What makes a short story sweet?

Short fiction. Concise, pointed, generally fast-paced. But what makes short fiction Short & Sweet as opposed to just plain Short? I’ve read quite a cross section of short fiction throughout my years of primary school, high school, personal reading and now university. And quite miserably, for every good short piece of fiction that I’ve enjoyed, I’ve had to endure approximately five terrible pieces. The art of short fiction is apparently one in its own right and those who think you can just cut a chapter out of a novel have yourself a short story are very, very wrong. Short stories require quite a bit of coy plotting for although it may not take as long to write and think up as a five hundred page fantasy novel, you have little room for whinnying your way around to the point. You have to get there. Fast. But still with enough padding that you can call it literature as opposed to an assembly of dot points. 

So, that all said, what are your thoughts on short fiction and what makes it good? What do you like to read and what do you think a writer has to do to serve this genre well?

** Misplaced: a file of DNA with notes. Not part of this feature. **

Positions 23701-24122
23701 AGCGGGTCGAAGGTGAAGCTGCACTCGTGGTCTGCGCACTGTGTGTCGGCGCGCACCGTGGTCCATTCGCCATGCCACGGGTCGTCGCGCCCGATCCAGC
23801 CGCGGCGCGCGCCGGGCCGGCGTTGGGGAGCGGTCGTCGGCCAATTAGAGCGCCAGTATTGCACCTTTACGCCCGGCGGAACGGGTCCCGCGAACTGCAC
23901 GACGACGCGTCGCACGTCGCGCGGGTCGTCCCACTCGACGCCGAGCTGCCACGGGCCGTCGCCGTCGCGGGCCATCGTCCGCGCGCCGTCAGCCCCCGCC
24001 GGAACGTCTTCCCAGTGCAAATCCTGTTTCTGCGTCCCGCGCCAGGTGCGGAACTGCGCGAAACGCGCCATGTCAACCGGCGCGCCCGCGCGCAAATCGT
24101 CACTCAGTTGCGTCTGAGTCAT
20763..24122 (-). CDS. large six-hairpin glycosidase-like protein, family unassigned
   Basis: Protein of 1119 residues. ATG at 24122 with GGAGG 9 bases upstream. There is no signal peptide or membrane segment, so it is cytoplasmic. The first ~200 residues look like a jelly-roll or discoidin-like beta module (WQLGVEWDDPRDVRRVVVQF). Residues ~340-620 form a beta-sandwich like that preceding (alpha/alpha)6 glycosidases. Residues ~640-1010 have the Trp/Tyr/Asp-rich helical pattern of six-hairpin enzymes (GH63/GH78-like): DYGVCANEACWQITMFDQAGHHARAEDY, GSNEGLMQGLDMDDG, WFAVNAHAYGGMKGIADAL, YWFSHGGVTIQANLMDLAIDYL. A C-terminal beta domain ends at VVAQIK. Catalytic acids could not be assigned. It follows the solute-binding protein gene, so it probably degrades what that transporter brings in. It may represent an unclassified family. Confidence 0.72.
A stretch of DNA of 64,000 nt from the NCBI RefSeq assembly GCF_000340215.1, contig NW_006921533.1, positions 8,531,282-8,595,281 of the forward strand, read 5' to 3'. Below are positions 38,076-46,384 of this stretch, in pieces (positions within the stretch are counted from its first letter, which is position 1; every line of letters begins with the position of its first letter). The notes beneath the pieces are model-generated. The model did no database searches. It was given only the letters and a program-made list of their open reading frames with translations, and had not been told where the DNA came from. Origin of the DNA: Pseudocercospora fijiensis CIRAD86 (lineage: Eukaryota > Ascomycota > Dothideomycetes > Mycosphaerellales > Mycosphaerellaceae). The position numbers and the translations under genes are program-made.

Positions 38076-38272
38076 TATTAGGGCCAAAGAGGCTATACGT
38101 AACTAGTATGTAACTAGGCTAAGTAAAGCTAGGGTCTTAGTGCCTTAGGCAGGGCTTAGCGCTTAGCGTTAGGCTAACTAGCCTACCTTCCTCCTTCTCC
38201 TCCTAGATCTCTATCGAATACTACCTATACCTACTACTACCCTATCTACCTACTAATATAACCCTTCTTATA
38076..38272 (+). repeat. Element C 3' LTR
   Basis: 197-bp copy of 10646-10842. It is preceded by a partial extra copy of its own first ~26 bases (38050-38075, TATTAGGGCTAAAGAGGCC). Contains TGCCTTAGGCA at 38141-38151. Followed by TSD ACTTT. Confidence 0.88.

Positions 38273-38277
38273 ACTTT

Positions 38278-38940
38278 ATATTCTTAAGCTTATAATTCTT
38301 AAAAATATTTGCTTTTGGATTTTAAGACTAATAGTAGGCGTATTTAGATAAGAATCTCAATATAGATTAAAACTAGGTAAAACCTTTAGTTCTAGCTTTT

4 thoughts on “What makes a short story sweet?

  1. What makes short fiction good – wow, that is a tricky question.
    I don’t know that I could define it, yet I know the good stuff when I read it! Many people think that it is easier to write short stories than a full length novel, but I disagree. In short fiction the writer has to know exactly what to leave out, and to make every word count.
    Here are three very different collections of short stories I recommend highly:
    ‘Kiss Kiss’ by Roald Dahl (yes, the same chap who wrote ‘Charlie and the Chocolate Factory’ – but these stories are for adults)
    ‘Dear George and other Stories’ by Helen Simpson (actually I could have recommended any of her books of short stories they are terrific and they make me laugh.)
    ‘Gold Boy, Emerald Girl’ by Yiyun Li (I live in China and Yiyun Li is my favourite Chinese short story writer – obviously they are in English!)


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